Let me give you a little background. I am currently involved in a small group discussing how to move people, particularly people in the church, into genuine discipleship. We are using Willard's "Divine Conspiracy" as a starting point, but hope to draw on a lot of people in the process. The first bug-a-boo, of course, becomes the question of "What is genuine discipleship?" A first pass at that question usually results in a couple of answers -- depth of learning, or thinking theologically -- and exercising the "spiritual disciplines." And yet, any of us can readily name people steeped in either of those things that simply do not bear fruit.

I found this post from the Constructive Curmudgeon last week somewwhat interesting. He is responding to a NYTimes writers who has found Christianity intellectually vapid.
So, why should I write you, a stranger? I was moved by your article. I cringe over many of the same things that you cringe over (and describe so aptly): the Fred Phelps phenomenon, the errant enthusiasms of other ignoramuses (in the name of God), and most of mass-marketed evangelicalism. Yet I believe there is something better and truer at the heart of genuine biblical religion. Of course, there is no way I will attempt to make that argument here. Rather, I simply wanted to let you know that your story resonated with me.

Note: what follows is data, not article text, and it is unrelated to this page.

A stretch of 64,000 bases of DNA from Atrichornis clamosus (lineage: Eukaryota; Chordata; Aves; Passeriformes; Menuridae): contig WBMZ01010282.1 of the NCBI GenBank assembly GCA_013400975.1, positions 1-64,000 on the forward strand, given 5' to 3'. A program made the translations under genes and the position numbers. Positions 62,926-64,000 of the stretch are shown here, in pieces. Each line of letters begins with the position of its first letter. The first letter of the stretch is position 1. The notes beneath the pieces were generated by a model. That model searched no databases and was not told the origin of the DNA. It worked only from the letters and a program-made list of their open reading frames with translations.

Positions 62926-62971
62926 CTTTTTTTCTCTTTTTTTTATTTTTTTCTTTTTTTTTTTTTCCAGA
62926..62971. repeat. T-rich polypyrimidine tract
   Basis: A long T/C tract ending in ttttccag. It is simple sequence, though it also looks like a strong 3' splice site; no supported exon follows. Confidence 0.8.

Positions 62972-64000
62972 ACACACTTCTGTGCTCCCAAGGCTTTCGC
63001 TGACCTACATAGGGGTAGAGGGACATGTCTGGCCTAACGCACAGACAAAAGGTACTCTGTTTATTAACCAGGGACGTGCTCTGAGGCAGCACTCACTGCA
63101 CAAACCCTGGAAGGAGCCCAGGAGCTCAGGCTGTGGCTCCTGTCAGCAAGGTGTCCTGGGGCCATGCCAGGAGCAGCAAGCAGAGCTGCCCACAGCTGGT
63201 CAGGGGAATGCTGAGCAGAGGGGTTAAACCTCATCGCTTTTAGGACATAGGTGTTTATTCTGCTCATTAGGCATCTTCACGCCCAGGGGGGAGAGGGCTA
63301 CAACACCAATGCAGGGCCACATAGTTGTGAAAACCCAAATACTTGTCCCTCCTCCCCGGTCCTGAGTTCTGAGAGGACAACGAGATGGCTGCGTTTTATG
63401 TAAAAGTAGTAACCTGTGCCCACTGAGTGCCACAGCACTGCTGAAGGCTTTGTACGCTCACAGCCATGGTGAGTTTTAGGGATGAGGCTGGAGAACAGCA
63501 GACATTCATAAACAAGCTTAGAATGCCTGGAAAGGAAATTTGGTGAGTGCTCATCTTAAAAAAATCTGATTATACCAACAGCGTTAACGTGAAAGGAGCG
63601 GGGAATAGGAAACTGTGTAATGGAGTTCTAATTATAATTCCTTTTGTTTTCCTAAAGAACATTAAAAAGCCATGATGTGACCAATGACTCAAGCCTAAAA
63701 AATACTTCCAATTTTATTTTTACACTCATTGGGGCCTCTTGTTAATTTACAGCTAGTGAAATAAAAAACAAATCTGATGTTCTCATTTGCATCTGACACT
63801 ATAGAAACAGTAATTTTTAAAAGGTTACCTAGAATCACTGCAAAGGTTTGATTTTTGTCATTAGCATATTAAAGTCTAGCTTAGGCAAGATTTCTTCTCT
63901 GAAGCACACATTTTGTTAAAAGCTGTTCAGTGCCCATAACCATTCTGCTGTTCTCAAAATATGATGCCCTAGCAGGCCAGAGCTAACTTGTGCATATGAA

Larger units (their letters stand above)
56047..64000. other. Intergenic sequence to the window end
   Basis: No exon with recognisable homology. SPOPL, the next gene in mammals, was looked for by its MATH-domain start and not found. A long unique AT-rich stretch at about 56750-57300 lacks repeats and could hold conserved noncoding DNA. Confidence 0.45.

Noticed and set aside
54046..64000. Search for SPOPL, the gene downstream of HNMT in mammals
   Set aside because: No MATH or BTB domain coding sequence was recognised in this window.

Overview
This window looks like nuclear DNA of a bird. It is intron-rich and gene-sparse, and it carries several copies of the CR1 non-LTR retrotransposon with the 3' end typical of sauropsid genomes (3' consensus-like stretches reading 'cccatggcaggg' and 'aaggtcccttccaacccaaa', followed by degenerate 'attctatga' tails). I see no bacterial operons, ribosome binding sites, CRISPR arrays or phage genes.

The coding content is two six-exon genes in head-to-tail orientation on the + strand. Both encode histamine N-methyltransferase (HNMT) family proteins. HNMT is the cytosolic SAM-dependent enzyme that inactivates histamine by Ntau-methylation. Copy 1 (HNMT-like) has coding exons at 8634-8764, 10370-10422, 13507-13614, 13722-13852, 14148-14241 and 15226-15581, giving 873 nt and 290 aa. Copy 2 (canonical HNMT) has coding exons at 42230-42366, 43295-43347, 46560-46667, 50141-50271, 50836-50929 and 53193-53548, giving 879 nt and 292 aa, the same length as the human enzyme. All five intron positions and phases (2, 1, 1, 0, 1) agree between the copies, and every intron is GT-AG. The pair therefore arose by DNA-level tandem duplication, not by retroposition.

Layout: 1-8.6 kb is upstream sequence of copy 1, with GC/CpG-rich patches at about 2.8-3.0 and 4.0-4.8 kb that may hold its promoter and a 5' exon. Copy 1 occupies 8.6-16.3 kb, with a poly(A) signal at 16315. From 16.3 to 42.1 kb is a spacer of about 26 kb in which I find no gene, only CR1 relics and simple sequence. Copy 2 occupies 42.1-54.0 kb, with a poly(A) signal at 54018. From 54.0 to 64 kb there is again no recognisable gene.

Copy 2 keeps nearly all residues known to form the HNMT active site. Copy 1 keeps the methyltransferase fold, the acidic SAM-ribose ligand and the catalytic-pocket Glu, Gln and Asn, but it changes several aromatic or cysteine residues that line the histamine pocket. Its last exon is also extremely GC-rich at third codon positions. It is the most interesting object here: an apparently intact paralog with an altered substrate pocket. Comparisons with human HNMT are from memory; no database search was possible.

I wonder if anyone ever asked you to read Francis Schaeffer when you were a young man. Thank God I read him not long after my conversion. I read The God Who is There (1968) and Schaeffer's convictions set me on a course to attempt to think and live well for God and before the watching world. Schaeffer was not a technical scholar (and I had to move far beyond him academically for my graduate degrees in philosophy), but his instincts were good, his basic theology was rich, and his heart was large.